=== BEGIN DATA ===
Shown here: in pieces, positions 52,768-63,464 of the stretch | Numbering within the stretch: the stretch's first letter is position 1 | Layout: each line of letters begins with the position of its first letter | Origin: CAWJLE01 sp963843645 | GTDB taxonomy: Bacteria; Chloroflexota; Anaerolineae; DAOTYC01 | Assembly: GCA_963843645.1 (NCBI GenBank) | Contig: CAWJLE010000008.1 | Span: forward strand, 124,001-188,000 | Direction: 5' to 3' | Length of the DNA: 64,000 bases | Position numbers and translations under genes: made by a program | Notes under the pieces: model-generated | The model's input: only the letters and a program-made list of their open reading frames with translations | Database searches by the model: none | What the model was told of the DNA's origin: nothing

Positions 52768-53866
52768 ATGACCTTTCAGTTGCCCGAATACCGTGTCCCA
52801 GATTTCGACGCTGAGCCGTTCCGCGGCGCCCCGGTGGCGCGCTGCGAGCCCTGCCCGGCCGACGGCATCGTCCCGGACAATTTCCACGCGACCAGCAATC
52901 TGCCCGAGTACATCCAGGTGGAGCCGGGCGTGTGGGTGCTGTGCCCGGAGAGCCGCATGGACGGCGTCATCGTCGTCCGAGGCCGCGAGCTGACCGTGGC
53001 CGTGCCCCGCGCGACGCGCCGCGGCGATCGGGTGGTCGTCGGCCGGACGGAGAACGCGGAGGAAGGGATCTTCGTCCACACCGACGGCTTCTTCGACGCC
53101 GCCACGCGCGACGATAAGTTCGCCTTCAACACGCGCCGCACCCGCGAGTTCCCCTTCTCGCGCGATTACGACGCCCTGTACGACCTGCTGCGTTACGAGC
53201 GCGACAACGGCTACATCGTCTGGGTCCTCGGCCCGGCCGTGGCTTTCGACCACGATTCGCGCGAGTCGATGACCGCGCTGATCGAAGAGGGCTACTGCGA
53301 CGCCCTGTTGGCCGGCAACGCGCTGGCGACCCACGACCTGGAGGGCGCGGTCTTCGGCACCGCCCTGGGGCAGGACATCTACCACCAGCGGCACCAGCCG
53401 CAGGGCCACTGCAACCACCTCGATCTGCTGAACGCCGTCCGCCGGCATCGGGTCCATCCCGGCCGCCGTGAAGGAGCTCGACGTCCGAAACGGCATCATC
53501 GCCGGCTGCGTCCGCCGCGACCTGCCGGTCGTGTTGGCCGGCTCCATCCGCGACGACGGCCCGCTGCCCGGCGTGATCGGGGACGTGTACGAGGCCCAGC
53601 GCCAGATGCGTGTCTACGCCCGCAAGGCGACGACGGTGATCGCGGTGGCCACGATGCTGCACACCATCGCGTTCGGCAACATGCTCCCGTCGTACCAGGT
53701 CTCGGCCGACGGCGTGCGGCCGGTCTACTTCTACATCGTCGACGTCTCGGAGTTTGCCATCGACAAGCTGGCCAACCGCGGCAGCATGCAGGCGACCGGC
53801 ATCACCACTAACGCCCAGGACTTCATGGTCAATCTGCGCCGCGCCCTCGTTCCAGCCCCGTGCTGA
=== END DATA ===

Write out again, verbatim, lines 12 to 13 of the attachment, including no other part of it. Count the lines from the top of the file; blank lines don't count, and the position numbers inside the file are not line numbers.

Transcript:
53601 GCCAGATGCGTGTCTACGCCCGCAAGGCGACGACGGTGATCGCGGTGGCCACGATGCTGCACACCATCGCGTTCGGCAACATGCTCCCGTCGTACCAGGT
53701 CTCGGCCGACGGCGTGCGGCCGGTCTACTTCTACATCGTCGACGTCTCGGAGTTTGCCATCGACAAGCTGGCCAACCGCGGCAGCATGCAGGCGACCGGC